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Can Chickens Eat Cheese?

Can Chickens Eat Cheese?

Keeping the flock healthy is the number one priority of any chicken owner. Because of this, we all try our best to do the proper research in order to figure out what our chickens can and can not eat. We are what we eat – and so are our chickens. 

The food they consume dictates if their bodies are healthy and properly working. 

There are many kinds of food you can get for your chickens, but we thought it’s best to take a look in our own fridges for inspiration. 

So, after a good look around, we got to thinking – can chickens eat cheese? We often have cheese in the house, so it’s a valid question to ponder over as a chicken owner.

If you ever tried giving cheese to your chickens, you probably noticed that they seem to love the stuff! But if you’ve had a flock for a long time, you probably noticed that they’d eat anything you give them, so it’s up to us to figure out how healthy cheese is for them. 

Worry not! We did the hard work; all you have to do is sit back and read on!

Can Chickens Eat Cheese?

To put your mind at ease, we’ll give you the straight answer right away – YES, chickens can eat cheese. Not only that, it’s pretty healthy for them. 

Now, that doesn’t mean that it should be their main food source. Don’t get us wrong; its nutritional values are well balanced – but you can’t really live on it, and neither can your chickens!

Consider cheese to be a healthy snack, as far as your flock is concerned. Don’t overdo it with the amount but always have it on hand – your chickens will appreciate it! 

We’ll get into why you shouldn’t feed them too much in a moment, but for now, know that it’s a perfectly safe and healthy snack.

Now, we can’t say that every single cheese is going to be a healthy option. That’s not only a rule for chickens but for us humans, too. 

The problem is a combination of the fact that no animal REALLY tolerates lactose from milk, and there are many unnecessary additions to store-bought cheeses.

Don’t worry; you won’t have to learn everything you can about cheese. A simple crash course will do.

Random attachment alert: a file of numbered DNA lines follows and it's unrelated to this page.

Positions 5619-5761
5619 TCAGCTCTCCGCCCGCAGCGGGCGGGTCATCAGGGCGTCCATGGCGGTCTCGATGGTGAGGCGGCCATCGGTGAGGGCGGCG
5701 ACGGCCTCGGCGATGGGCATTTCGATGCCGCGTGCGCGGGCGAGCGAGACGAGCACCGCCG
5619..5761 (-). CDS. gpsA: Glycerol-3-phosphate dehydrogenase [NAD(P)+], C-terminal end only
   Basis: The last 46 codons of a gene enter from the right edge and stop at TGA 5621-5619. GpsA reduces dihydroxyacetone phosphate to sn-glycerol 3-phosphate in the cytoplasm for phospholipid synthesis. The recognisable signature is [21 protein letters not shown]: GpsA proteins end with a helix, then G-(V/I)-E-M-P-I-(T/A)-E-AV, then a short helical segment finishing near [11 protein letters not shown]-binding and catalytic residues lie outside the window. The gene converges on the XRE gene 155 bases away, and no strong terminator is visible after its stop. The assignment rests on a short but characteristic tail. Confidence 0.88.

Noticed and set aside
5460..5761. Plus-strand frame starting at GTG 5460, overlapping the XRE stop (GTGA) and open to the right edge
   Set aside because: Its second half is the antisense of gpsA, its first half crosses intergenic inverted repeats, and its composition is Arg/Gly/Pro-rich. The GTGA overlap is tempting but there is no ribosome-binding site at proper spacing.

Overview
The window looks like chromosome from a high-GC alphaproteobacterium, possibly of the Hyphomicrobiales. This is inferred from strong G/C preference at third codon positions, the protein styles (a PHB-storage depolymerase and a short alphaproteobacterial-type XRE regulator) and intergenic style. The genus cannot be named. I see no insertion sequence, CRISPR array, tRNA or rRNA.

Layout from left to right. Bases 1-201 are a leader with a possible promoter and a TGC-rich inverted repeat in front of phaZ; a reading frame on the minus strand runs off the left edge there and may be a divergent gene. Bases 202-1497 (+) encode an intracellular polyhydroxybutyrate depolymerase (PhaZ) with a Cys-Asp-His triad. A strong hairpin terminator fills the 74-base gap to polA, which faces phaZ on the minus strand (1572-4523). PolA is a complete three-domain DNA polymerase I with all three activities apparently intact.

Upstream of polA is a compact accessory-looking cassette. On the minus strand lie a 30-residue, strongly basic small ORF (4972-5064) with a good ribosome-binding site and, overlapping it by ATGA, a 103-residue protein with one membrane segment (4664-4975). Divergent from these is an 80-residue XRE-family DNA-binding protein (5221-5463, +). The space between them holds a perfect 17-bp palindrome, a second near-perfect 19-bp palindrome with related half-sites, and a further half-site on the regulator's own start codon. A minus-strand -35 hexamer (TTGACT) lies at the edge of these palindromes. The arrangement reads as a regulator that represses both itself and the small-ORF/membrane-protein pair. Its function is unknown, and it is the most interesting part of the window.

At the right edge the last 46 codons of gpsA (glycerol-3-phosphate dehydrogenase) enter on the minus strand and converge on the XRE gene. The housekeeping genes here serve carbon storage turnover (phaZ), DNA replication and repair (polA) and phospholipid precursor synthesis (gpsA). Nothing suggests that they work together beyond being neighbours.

So, what do we mean when we say the word additions? Well, we’re aiming at unhealthy nutrients that make cheese tastier for us. Think sugars and artificial sweeteners.

But hold on, there’s added sugar in cheese? That’s ridiculous! We know it is, but the ugly truth is that there’s sugar in pretty much everything we eat. 

Sometimes that sugar is harmless, mind you. After all, it’s just a simple carb. But if you consume enough of the stuff, it can wreak havoc on your body. 

And if it can affect YOUR metabolism, imagine what it can do to your chickens. 

Here’s the short version of how to pick a cheese: If cheese is highly processed, it’s probably less healthy. But you have to remember that cheese processing and food processing are not the same things. 

All cheese is processed. It’s made from milk, so it has to go through a transformation in order to become the smelly treat we all know and love.

The processing we’re referring to is one that’s done to things like melted cheese strips and other fake diary products. That’s right; we said fake! 

A lot of store-bought cheeses are just things that are made to taste like cheese – but sweeter and more addictive. 

But as long as you stick to real cheese, you and your chickens will be fine. 

What Kind Of Cheese Is Good For Chickens?

Alright, so we have to get more familiar with types of cheese now to give you a good idea of what to get for your flock.